BIBLICAL MOTIFS IN MACBETH
Of course, it was fascinating to realise that Shakespeare was using the mythic story of Jesus the Christ as his subtext. But my question was why? Why go to such lengths to keep it secret? Some individual motifs have been recorded by scholars, but never have they been linked together in this greater context. My answer was that these biblical motifs are more than mere biblical events; they are the key tests, tasks and trials Jesus was destined to fulfil in order to fulfil the scripture and vanquish Satan. Why this was declared ‘heresy’ is the key to understanding the Grail.
When you’re cooking up a casserole, it often makes very little difference in what order you add many of the ingredients, seasoning, herbs and spices. Likewise with Shakespeare, when he tosses in his biblical motifs. Perhaps, as you’ll begin to see, simply in order to have the energy, the vibratory frequency these events produce in our consciousness, he will allude to, say, the virgin birth, several acts after the resurrection.
To give some sense of order and logic, I have roughly followed the biblical chronology of the events. This means that, unless it is absurd, I shall be hopping around the plays like a jackrabbit looking for ducks in the undergrowth.
Biblical Motifs in Macbeth
|BIBLICAL EVENT||SHAKESPEARE CODE|
|The fall of man: Eve is beguiled by the lies of the serpent||Lady Macbeth is beguiled by Macbeth’s letter|
|The tree of life is cut off||King Duncan is murdered. The fountain of your (Royal) blood is stopped|
|Adam & Eve banished from paradise||Macbeth gives away ‘the eternal jewel’|
|Cain and Abel born after the banishing||Macbeth’s reign of terror|
|The Virgin Birth||Macduff not of woman born|
|Herod’s slaughter of the innocents||Macbeth slaughters Macduff’s babies|
|Jesus casts out devils||Siward casts out ‘the evil’|
|God sacrifices his son||Siward’s son is killed by Macbeth|
|The cup of the last supper (a)||The poisoned chalice|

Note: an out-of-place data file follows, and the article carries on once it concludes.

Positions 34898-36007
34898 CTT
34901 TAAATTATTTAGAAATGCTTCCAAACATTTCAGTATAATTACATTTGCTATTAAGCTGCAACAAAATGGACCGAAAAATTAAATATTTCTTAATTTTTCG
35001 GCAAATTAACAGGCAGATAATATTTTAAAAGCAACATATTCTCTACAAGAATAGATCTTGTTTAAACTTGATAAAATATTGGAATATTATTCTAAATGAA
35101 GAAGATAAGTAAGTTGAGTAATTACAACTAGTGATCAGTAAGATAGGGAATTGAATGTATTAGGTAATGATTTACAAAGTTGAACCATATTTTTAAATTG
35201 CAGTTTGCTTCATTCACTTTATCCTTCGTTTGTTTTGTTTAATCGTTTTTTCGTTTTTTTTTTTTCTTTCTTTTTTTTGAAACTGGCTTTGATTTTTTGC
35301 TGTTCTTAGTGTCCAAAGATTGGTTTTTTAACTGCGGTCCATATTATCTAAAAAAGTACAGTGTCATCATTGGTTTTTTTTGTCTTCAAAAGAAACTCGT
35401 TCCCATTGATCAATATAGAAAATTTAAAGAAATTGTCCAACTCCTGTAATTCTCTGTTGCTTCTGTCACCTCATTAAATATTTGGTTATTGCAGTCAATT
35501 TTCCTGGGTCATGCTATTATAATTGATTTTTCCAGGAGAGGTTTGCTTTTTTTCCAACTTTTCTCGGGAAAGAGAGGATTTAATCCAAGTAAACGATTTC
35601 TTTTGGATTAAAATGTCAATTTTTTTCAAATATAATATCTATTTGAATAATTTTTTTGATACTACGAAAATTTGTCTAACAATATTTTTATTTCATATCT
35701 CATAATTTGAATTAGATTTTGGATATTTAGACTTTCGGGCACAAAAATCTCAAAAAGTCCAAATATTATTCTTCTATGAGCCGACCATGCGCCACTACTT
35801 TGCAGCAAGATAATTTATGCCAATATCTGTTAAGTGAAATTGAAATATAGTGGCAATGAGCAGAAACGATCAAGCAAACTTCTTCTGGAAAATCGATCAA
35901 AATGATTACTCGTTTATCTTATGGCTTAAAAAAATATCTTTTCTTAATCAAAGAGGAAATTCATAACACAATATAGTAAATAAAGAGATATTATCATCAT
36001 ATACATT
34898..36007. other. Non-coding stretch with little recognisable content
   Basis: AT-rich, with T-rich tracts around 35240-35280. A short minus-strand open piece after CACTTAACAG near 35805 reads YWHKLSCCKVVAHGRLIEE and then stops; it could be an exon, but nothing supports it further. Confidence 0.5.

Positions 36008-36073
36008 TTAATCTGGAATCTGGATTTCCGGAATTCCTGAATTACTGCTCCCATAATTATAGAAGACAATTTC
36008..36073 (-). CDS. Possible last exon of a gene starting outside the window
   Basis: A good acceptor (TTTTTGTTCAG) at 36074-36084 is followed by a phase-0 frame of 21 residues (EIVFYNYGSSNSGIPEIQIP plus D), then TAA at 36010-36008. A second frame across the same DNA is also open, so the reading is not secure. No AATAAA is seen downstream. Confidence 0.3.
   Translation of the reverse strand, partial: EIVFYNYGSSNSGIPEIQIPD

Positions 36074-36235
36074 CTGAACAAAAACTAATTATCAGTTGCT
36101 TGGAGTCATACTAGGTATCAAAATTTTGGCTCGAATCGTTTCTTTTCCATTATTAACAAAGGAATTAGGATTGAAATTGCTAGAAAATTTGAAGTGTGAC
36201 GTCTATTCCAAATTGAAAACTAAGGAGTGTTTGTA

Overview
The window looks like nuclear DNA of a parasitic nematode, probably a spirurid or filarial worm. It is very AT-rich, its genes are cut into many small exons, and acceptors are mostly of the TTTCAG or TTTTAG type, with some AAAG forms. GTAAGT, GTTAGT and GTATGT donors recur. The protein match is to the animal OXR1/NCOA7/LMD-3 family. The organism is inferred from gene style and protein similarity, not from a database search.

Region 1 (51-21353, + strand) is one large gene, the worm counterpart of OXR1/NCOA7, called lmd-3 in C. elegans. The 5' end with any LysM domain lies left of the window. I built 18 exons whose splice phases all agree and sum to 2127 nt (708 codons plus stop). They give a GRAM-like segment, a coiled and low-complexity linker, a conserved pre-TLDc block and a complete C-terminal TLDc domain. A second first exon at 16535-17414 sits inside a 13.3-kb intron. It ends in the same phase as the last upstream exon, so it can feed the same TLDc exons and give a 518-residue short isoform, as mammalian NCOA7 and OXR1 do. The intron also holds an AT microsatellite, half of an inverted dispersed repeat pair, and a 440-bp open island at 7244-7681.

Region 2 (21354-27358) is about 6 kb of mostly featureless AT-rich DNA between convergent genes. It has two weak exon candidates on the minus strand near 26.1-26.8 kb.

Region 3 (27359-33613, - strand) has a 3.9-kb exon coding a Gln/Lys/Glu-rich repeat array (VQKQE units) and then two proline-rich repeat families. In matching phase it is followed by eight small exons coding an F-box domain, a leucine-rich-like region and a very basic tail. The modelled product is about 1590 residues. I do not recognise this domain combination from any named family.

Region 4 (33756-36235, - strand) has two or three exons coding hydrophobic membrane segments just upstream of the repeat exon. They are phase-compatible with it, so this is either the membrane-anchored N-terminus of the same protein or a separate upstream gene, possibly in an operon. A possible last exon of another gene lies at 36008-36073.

|The cup of the last supper (b)||The witches’ cauldron|
|My blood of the new testament||The ingredients in the cauldron|
|Jesus passes the sop to Judas||Banquo passes the diamond to Macbeth|
|Jesus crucified for blasphemy||Liver of blaspheming Jew|
|Pilate symbolically washes his hands||Lady Macbeth obsessively washes her hands|
|Jesus mocked with crown of thorns and wooden sceptre||Macbeth given fruitless crown and barren sceptre|
|Jesus bears his cross to High Calvary Hill||Burnham Wood comes to high Dunsinane Hill|
|The Epiphany, Baby Jesus Laid in a Manger and Shown to the Shepherds and Kings||A Baby in a Cauldron with a Crown Shown to Macbeth|
Biblical motifs in Macbeth
Consider this chapter as a thought experiment. Are the cryptic codes Shakespeare uses to camouflage his subtext the same devices used by the original scribes of the Bible to protect divine wisdom from being extirpated or abused? Above is a table summarising the most important biblical motifs in Macbeth. What follows is a brief discussion of each. Although the other layers of coding discussed fully in chapter 1, Invisible Ink, take our understanding of Shakespeare’s cryptic message to an even deeper level, it is the biblical motifs that are his keystones. To add in more confusion, Shakespeare’s subtext story does not follow biblical chronology; it seems to be almost randomly sprinkled into the cauldron of the play like herbs and spices. Yet it is the invisible gossamer thread connecting everything in the body of works together, like the fascia of the human body. The table is to help you see some of the key motifs in the familiar biblical chronology. The discussion is more about the story of how I managed to make sense of things.
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